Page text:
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Hao L.-N.,Peoples Hospital of Hebei Province | Zhang X.-D.,Hebei Province Peoples Hospital | Wang M.,Peoples Hospital of Hebei Province | Yang T.,Hebei Medical University | He S.-Z.,301 Hospital
International Journal of Ophthalmology | Year: 2011

AIM: To explore that if peroxy nitrite induced the expression of inducible nitric oxide synthase (iNOS) via nuclear factor-kappa B (NF-κB) pathway in retinal pigment epithelial (RPE) cells and the antagonism of cholecy stokinin octapeptide-8 (Melatonin, CCK-8) in vitro. METHODS: RPE cells were obtained from eyes of C57 BL/6 mouse and divided into control, peroxy nitrite and CCK-8 groups. Control group was treated with saline, peroxy nitrite group was treated with peroxy nitrite, and CCK-8 group was treated with CCK-8 after added with peroxy nitrite. All changes were observered at 6, 12 and 24 hours after treatment. Gene array analysis, Reverse Transcription Poly merase Chain Reaction (RT-PCR) were used to determ ine the expression of inducible nitric oxide synthase (iNOS) mRNA in RPE cells. Western blotting was used to test the apoptosis of RPE cells. Immunofluorescent staining was used to determ ine the NF-κB pathway signal transduction. RESULTS: Compared to the control group, the expression of iNOS mRNA was up-regulated in peroxy nitrite group and down-regulated in CCK-8 group with gene array analysis. Apoptosis was increased in peroxy nitrite group and decreased in CCK-8 group with western blotting. The NF-κB pathway signal transduction was more and more stronger in the peroxy nitrite group. But in CCK-8 group, little stronger could be observed at 12 hours, then weak at 24 hours with immunofluorescent staining (P<0.001). CONCLUSION: This study suggested that apoptosis of RPE cells was partly induced by peroxy nitrite, which may be the new way of oxidative damage to the RPE cells. The NF-κB signal transduction may affect and reinforce apoptosis mediated by peroxy nitrite. CCK-8 decreased apoptosis of RPE cells induced by peroxy nitrite and is a potential agent for therapy of retinopathy. The mechanism of CCK-8 dealing with RPE cells may be related to its direct inhibition of the form ation of iNOS to produce peroxy nitrite and antagnism of damage of peroxy nitrite to the RPE cells. Copyright International Journal of Ophthalmology Press.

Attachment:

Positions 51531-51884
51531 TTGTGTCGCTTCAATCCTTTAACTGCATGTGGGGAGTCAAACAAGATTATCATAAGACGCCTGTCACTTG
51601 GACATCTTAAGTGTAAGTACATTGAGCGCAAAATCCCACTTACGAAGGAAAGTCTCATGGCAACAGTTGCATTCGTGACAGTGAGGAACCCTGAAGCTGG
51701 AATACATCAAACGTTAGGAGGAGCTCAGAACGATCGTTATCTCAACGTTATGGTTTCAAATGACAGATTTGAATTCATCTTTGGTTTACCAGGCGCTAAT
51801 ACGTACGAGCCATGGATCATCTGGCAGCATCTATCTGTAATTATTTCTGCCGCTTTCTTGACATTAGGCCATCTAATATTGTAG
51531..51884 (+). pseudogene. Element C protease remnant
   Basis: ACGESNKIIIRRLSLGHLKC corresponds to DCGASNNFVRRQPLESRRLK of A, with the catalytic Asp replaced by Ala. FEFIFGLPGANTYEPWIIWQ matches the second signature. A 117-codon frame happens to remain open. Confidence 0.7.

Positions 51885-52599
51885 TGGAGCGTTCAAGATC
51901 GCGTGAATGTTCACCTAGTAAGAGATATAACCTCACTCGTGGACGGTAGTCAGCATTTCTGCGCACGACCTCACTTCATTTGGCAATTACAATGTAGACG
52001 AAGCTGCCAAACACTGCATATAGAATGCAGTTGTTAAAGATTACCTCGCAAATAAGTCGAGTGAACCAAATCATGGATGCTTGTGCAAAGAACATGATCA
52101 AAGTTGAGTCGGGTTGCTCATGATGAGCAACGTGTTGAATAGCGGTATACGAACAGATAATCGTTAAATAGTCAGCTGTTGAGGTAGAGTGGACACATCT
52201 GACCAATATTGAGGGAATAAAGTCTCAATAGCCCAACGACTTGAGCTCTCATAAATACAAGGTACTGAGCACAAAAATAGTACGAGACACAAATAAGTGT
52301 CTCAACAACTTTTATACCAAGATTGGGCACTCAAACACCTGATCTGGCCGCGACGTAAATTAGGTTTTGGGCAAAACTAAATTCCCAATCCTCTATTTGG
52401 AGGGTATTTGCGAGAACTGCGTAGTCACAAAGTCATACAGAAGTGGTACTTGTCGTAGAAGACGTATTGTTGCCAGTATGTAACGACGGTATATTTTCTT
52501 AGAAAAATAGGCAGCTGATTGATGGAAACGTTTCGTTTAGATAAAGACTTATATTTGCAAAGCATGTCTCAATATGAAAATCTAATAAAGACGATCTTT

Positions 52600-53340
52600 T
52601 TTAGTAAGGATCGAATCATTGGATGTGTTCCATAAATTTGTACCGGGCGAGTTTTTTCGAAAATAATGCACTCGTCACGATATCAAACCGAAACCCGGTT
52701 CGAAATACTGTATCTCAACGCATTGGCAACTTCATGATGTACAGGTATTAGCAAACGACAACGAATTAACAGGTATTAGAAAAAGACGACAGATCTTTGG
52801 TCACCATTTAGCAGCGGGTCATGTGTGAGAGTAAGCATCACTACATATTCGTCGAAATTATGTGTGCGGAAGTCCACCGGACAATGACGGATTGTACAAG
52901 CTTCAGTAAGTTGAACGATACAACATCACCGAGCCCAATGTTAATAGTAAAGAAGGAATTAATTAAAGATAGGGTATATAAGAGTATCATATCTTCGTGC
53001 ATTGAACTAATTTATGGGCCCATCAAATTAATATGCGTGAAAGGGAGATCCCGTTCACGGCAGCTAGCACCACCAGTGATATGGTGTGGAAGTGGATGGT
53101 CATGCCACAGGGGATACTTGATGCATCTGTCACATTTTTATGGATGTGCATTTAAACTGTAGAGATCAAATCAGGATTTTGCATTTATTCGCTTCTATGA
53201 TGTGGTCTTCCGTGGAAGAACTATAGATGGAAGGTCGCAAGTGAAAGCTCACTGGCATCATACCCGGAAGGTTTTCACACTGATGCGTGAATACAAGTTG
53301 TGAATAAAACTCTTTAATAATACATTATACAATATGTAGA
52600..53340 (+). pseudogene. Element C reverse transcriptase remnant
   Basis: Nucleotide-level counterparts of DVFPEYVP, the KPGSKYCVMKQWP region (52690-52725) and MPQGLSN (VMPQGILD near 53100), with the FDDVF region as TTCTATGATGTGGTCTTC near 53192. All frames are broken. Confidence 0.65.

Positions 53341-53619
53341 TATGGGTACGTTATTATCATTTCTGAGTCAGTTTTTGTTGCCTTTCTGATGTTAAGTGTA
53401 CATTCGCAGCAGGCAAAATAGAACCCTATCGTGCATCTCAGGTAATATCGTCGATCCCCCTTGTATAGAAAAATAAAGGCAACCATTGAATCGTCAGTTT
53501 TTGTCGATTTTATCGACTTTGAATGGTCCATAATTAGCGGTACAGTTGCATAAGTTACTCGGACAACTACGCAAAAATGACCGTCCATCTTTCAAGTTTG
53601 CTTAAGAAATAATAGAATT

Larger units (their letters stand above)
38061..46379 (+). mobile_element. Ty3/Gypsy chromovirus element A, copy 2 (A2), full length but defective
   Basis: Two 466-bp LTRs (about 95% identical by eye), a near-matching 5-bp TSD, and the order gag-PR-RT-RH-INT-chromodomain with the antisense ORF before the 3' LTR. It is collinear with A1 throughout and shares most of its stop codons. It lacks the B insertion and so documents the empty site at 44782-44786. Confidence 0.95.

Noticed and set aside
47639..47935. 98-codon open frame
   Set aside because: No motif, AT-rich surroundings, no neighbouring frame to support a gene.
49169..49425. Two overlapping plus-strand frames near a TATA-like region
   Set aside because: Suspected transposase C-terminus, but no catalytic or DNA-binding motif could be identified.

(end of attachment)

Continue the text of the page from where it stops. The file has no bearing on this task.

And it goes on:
Background: Stroke remains a leading cause of death in the United States. While stroke-related mortality in the USA has declined over the past decades, stroke death rates are still higher for blacks than for whites, even at younger ages. The purpose of this study was to estimate the frequency of a lipid core and explore risk factors for its presence in asymptomatic, young-to-middle-aged urban African American adults recruited from inner-city Baltimore, Md., USA. Methods: Between August 28, 2003, and May 26, 2005, 198 African American participants aged 30-44 years from inner-city Baltimore, Md., were enrolled in an observational study of subclinical atherosclerosis related to HIV and cocaine use. In addition to clinical examinations and laboratory tests, B-mode ultrasound for intima-media thickness of the internal carotid arteries was performed. Among these 198, 52 were selected from the top 30th percentile of maximum carotid intima-media thickness by ultrasound, and high-resolution black blood MRI images were acquired through their carotid plaque before and after the intravenous administration of gadodiamide. Of these 52, 37 with maximum segmental thickness by MRI >1.0 mm were included in this study. Lumen and outer wall contours were defined using semiautomated analysis software. The frequency of a lipid core in carotid plaque was estimated and risk factors for lipid core presence were explored using logistic regression analysis. Results: Of the 37 participants in this study, 12 (32.4%) were women. The mean age was 38.7 ± 4.9 years. A lipid core was present in 9 (17%) of the plaques. Seventy percent of the study participants had a history of cigarette smoking. The mean total cholesterol level was 176.1 ± 37.3 mg/dl, the mean systolic blood pressure was 113.1 ± 13.3 mm Hg, and the mean diastolic blood pressure was 78.9 ± 9.5 mm Hg. There were 5 participants with hypertension (13.5%). Twelve (32%) participants had a history of chronic cocaine use, and 23 (62%) were HIV positive. Among the factors investigated, including age, sex, blood pressure, cigarette smoking, C-reactive protein, fasting glucose, triglycerides, serum total cholesterol, coronary calcium, cocaine use, and HIV infection, only total cholesterol was significantly associated with the presence of a lipid core. Conclusions: This study revealed an unexpectedly high rate of the presence of lipid core in carotid plaque and highlights the importance of cholesterol lowering to prevent cerebrovascular disease in this population. Further population-based studies are warranted to confirm these results. Copyright © 2012 S. Karger AG, Basel.